Juan Ferrando had warned his FC Goa players about the quality, pace and no-way-can-you-take-three-touches-on-the-ball intensity of Al Rayyan, his team's opponents in their AFC Champions League debut. Ferrando had spent the last month partly recovering from COVID-19, but mostly preparing his squad for the "opportunity of their lifetimes". They had drills, training sessions that ran late and incessant video analysis. But there's nothing like the real thing.
For the first 10 minutes, Goa looked like they didn't know what had hit them. It was jarring to see a team we are so used to seeing stroke the ball comfortably around in the ISL panic so much every time the little round thing went near them. Al Rayyan sensed this. They hurried and scared the men in orange into passes that were meant for no one. They created chances. They pushed the game deep into the Goan defensive third.
And then, things just clicked.
A little before the 10-minute mark, Goa remembered the hard yards they'd already put in. They remembered that they were on a 15-game unbeaten streak. That, for all the talk of them being the whipping boys of the group, they were a bunch of pretty decent footballers. The passing out of the back slowly improved.
Edu Bedia started getting on the ball more and so did Brandon Fernandes -- Goa's two best players calming things down, increasing the average accuracy of the team's passing. Glan Martins started snapping into tackles, while Seriton Fernandes joined him in this quest to unsettle any opponent in the vicinity. Sanson Pereira was quietly effective on the left, James Donachie and Ivan Gonzalez solid in the middle. Jorge Ortiz was a constant outlet, running his team out of tight corners on more than one occasion. So was Alexander Romario Jesuraj on the opposite flank.
As the game wore on, it became pretty evident why Ferrando had made the choices he had -- dropping top-scorer Igor Angulo and chief playmaker Alberto Noguera -- to satisfy the AFC foreigner limit. The best qualities of each of the selected foreigners were on show on the night.
Ostensibly a 4-2-3-1, Goa morphed into a 4-1-4-1 for large periods, Bedia connecting midfield and defence with his calmness, and young Ishan Pandita the lone man up top. Pandita struggled to get into the game -- with most of the action concentrated in the middle or at Goa's end -- but there were glimpses, in his off-the-ball movement, of what makes him such an exciting talent.
Ferrando had spent much of the build-up to the match talking about the gulf in class, the level-up that this competition represented. Despite Goa's clear stepping up of their game, there were still flashes when those points were painfully obvious. The vast majority of those moments were supplied by Yacine Brahimi. He was the best player there, at times looking like a lone figure skater on a rink filled with plastic cones, his feet -- and brain -- moving faster than anyone on the pitch.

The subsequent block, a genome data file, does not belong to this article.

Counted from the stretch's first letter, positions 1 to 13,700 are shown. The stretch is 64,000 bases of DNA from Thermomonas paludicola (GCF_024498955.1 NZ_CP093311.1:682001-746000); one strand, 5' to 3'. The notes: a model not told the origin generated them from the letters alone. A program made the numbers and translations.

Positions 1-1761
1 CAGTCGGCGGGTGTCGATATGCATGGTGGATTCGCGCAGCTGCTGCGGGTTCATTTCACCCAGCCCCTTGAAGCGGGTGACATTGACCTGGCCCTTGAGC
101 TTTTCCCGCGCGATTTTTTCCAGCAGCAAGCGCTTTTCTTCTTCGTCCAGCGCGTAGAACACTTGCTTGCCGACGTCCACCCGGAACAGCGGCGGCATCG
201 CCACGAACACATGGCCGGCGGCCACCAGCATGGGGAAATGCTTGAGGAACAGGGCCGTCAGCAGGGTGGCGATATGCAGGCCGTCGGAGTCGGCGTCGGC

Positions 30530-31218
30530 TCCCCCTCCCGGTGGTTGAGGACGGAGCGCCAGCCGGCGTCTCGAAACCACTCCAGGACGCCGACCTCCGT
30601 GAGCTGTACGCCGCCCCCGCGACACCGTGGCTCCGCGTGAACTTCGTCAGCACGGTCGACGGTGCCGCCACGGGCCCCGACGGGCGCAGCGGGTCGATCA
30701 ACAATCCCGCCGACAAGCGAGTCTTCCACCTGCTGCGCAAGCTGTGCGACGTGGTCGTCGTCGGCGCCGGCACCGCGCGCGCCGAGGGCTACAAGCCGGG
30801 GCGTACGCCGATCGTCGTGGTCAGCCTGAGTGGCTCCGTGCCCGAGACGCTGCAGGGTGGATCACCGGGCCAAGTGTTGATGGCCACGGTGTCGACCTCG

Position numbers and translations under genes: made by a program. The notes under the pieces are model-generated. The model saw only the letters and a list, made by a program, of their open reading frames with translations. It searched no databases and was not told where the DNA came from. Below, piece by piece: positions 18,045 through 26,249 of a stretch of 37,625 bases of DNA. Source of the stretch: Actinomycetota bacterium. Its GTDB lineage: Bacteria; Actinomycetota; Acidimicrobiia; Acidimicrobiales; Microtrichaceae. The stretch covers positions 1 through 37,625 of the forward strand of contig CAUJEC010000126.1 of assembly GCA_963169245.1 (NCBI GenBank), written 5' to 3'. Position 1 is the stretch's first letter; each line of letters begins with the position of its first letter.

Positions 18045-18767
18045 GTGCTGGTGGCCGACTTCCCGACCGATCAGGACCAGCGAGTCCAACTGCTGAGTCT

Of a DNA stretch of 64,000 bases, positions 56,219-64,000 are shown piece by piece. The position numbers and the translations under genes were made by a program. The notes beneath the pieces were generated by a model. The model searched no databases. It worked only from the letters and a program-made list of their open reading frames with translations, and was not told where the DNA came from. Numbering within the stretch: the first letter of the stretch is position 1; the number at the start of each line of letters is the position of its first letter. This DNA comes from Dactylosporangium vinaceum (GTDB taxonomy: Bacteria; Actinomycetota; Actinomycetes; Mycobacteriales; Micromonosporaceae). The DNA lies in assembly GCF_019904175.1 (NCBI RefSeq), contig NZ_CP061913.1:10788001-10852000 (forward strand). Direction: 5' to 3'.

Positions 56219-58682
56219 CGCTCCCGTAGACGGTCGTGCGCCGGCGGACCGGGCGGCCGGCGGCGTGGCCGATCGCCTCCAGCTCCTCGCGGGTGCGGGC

But Goa never let those moments underline their performance, never let them snowball into tangible phases of play that would harm them.
Every time Brahimi beat someone in orange, another would materialise in front of him, throwing themselves into a block or slamming into a challenge. And even if he, or any other Al Rayyan player, worked their way past the orange wall, young Dheeraj Singh was in a mood to show off his stunning reflexes.
For 90 minutes, Goa stood toe-to-toe with a palpably superior footballing unit. Even when they looked like they had barely enough energy to stand straight, they never lay down. They broke up play well, played well out of the back, defended deep and with urgency when called upon. The fact that they never, at any point, resorted to randomly hoofing the ball forward speaks to the strength of the coaching, and the team's belief in the 'plan'.
Goa's success on Wednesday night was down to the collective.
Now, make no mistake that this 0-0 result screams success. There are five more games in the group stages and not even the most diehard Goa fans would expect anything more than a fourth-place finish, but there is comfort in knowing that this team aren't going to be pushovers.
That's why you'll hear the overused phrase 'the good of Indian football' bandied around for the next few days. Why a goalless draw will be celebrated with fervour across the land, cutting across club loyalties. Why this innocuous-looking result is so important in the grand scheme of things.
For FC Goa, it was just a point. For Indian football, it was a step, however small, toward gaining continental respect.